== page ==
Friday, January 22, 2010

City, Environmental Protection Agency Make Deal to Test Schools for PCB Toxin by Bill Egbert - NY Daily News

Locally, MS 210 in Ozone Park is on the list of affected school sites...
Read original...

The city has agreed to test schools for PCBs and, if needed, come up with a plan to protect kids from exposure after a Daily News probe found the toxin in the window caulking of several schools.

The settlement between the city Education Department and the federal Environmental Protection Agency heads off a parents' lawsuit for now - and puts the schools under tougher federal scrutiny.

The deal dictates a million-dollar pilot study of five schools that could lead to much more testing.

"The program outlined in this agreement, along with general EPA guidance on managing the issue, will serve as a model for school systems across the country," said EPA Regional Administrator Judith Enck.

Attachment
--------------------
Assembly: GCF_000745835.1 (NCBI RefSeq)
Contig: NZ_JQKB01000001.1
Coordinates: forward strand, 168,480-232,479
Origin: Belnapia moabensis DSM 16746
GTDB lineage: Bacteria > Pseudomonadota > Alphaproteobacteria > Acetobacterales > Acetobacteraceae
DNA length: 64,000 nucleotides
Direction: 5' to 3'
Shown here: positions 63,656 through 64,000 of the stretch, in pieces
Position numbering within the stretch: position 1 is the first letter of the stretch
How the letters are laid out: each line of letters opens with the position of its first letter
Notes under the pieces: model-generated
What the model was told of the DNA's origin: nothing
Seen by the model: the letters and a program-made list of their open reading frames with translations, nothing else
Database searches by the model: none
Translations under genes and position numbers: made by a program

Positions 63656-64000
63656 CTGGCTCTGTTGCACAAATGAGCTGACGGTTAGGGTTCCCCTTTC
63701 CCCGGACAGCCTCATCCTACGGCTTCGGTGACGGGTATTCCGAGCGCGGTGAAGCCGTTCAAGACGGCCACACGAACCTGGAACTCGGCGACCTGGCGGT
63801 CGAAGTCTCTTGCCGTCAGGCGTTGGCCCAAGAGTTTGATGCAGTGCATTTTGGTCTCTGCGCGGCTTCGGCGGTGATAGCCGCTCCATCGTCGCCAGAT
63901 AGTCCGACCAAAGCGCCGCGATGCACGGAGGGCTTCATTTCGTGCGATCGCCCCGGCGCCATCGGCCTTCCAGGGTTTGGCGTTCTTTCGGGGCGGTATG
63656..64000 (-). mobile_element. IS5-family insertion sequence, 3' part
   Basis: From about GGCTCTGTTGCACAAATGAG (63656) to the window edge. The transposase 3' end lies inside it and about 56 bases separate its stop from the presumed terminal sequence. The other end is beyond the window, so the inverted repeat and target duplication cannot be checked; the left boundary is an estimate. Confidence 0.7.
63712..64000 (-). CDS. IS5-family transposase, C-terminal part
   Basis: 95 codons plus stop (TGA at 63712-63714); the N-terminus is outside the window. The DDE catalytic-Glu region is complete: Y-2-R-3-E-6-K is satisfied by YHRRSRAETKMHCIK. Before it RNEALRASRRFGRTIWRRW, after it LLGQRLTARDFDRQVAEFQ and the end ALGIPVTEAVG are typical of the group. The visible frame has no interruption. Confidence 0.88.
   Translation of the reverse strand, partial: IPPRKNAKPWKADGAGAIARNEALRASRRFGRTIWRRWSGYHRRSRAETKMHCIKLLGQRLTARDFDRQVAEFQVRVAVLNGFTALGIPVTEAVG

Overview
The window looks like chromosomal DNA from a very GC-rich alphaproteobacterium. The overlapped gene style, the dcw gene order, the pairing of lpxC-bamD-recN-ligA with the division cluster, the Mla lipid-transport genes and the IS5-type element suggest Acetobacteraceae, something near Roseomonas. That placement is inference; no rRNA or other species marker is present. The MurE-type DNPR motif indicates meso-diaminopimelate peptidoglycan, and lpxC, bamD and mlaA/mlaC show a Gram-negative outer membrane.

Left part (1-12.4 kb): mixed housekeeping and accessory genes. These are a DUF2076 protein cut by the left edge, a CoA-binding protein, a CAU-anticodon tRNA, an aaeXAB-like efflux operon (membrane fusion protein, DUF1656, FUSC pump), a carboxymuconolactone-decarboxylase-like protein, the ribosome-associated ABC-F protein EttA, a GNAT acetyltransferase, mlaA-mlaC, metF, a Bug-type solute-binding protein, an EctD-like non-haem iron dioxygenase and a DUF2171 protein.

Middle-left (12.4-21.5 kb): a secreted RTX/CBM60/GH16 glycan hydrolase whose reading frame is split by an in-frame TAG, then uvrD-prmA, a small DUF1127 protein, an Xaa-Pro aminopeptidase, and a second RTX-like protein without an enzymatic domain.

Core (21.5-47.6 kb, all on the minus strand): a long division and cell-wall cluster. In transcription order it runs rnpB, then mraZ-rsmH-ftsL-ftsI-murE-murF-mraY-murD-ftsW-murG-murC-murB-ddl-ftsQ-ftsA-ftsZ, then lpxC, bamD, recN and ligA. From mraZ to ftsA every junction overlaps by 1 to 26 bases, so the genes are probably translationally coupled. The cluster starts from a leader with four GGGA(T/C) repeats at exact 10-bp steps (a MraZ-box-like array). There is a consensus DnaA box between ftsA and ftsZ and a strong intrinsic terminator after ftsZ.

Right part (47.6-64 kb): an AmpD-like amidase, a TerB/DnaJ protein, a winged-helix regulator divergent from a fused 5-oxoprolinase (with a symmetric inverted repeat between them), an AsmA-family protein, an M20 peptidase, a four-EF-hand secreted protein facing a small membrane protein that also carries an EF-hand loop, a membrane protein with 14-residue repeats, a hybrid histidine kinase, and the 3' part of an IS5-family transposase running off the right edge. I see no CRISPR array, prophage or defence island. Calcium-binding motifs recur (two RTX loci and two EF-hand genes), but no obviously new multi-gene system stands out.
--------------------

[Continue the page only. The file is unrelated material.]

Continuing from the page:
Because PCBs, or polychlorinated biphenyls, were routinely added to caulking before the chemicals were outlawed in 1977, buildings nationwide constructed before then are at risk for serious PCB contamination.

The city had been in talks with the EPA since April 2008, when a News investigation found high concentrations of toxic PCBs in the caulking of several school buildings, in violation of federal law.

The Education Department expects the pilot study to cost about $1 million.

The EPA consent decree spares the city from having to pay millions of dollars in fines and also heads off a suit filed last year on behalf of Naomi Gonzalez, a Bronx mom of two, by New York Lawyers for the Public Interest.

"This doesn't get us all the way there," said Gonzalez, a teacher's aide, "but it's a real step in the right direction."

Following The News' probe, the city began testing old window caulking for PCBs - revealing contamination in 85 more buildings. The city has argued that left untouched, the caulking is safe.

The agreement, reached Tuesday, does not require the city to test all schools or to remove all PCB caulking it finds, but the EPA will monitor the city's actions.

While praising the settlement as a "positive first step," Manhattan Assemblywoman Linda Rosenthal (D-Manhattan) said she's still committed to a bill demanding citywide testing.